Howard Farran:

Nippon is older? That's why I'm calling it Nippon, because I'm 53. You're calling it Nihon because you're still in your youthful age.

 

Kiyotaka Umezu:

[crosstalk 00:02:24] World War II, maybe [inaudible 00:02:26]. Yeah.

 

Howard Farran:

One of the things I like to do talking to dentists around the world is that,  I believe when a dentist is born, raised, reared, lives in one country, they think everything in finite. Albert Einstein said, "You can't solve today's problems with today's thinking because your thinking is causing the problems."

 

 

When you go to the United Kingdom ... When I got out of school in '87 all 19,000 dentists in England participated in the NHS. They paid very low fees.

 

Kiyotaka Umezu:

Right.

 

Howard Farran:

They kept just cutting the fees lower and lower and lower. Finally dentists in the UK realized, "They don't even have dental insurance in Singapore. They don't even have it in Brazil, maybe I don't even need to play this game". Now, I've been out of school 28 years, and now 5,000 dentists in the United Kingdom don't even participate in the NHS.

 

 

What I'd like to do is I'd like to talk to you because you're so amazing. You've practiced dentistry in California in the United States.

 

Kiyotaka Umezu:

Not exactly [inaudible 00:03:40] practicing because I didn't have that license because I'm not ... I'm the 4th generation of the dentistry so I know ...

 

Howard Farran:

You're 4th generation?

 

Kiyotaka Umezu:

Yes, yes. My grandfather [crosstalk 00:03:48]

 

Howard Farran:

Your Dad, grandfather ... Oh my God! Congratulations.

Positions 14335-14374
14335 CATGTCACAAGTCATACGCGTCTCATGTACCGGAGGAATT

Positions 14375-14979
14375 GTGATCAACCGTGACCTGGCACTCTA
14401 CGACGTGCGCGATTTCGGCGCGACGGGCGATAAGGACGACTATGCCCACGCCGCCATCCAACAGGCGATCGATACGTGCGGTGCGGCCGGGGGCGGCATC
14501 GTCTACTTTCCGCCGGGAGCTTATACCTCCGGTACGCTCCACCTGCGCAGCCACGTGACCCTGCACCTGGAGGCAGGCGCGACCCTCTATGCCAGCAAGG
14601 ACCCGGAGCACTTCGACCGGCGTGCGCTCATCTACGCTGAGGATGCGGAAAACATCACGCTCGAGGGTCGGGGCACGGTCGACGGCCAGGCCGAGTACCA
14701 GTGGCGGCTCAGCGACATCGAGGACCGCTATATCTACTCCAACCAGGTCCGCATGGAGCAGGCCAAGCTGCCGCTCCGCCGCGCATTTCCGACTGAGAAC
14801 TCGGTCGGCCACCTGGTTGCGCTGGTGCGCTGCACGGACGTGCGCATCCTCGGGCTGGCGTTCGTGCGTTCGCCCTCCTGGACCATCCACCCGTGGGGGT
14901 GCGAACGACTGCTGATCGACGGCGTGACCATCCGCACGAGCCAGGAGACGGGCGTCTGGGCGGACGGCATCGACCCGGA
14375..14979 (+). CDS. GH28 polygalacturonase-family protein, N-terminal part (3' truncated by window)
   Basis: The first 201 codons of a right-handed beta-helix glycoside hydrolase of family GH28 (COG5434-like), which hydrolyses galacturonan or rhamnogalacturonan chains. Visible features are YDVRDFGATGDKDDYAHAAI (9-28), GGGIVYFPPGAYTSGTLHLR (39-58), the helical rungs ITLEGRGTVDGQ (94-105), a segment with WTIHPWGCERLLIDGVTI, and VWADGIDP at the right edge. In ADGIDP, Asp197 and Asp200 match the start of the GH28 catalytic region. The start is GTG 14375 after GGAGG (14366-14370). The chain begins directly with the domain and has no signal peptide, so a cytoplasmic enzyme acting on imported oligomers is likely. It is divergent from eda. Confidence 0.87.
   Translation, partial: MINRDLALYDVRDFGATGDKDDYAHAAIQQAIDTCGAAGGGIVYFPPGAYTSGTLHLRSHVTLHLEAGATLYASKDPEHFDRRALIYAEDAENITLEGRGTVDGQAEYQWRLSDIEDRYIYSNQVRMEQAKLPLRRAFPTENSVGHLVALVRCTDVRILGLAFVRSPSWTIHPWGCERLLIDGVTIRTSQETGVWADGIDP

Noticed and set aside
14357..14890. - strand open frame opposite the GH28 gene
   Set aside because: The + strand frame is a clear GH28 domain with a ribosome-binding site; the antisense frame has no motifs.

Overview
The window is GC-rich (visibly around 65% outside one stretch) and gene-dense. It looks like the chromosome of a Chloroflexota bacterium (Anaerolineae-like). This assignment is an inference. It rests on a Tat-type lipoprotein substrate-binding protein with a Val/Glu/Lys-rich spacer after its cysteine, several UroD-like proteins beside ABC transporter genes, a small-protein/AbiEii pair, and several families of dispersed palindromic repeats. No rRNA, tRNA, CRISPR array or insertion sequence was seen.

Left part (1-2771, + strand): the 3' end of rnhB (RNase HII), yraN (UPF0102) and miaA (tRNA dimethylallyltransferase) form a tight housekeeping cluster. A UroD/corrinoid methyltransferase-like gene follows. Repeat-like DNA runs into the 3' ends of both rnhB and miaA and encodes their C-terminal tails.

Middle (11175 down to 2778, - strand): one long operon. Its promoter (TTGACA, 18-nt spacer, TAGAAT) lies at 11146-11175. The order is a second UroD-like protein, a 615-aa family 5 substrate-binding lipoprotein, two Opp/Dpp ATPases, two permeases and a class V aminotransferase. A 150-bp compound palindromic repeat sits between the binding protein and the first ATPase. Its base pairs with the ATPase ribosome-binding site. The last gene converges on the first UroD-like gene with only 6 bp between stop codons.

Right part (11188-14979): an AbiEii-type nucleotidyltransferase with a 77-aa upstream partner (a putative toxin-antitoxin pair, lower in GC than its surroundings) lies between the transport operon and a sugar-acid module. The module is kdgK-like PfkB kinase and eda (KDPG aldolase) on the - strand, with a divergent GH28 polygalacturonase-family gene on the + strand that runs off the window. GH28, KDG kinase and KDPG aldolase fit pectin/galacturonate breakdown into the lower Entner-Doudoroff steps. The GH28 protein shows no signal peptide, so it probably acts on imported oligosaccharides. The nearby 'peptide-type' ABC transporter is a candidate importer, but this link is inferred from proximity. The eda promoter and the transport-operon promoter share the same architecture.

Kiyotaka Umezu:

I know. I wish I could have a dental license when I was born because I'm the first generation but I couldn't get it. That's why I have to go to dental school, and after that I went to that grad school in California. Anyways, I'm sure I was going to come back, so I didn't go through the board because I didn't want to get the license, or whatever. I didn't want to start over as whatever I studied in dental school in Japan, doing it over in the United States. That's why I went to that grad school.

 

 

Anyway, so practically, I didn't practice in California, but I was helping, and seeing, and watching, and talking to the practitioner in California. Pretty much I can discuss what situation they have in the United States, what's good about it without the insurance or something like that. The good things about having insurance in Japan, and then bad things about having insurance. It's very difficult to say one thing.

 

Howard Farran:

Right, yeah, the devil is always in the details.

 

Kiyotaka Umezu:

Yeah. Mm-hmm (affirmative).

 

Howard Farran:

Explain this, because talking to Japanese dentists, what I get a feeling for is they love orthodontics because the Japanese Dental Association, the Japanese insurance ... The National Japanese Dental Insurance Company doesn't set a fee for orthodontics or implants, but they do set fees for fillings, crowns, and root canals.

 

Kiyotaka Umezu:

Exactly. Mm-hmm (affirmative).

 

Howard Farran:

Some of them say that they want to do orthodontics, or place implants, because they have the freedom to raise their price. Specifically with root canals, that the fee is so low for root canals that it's virtually hard to be able to afford to take the time to do it.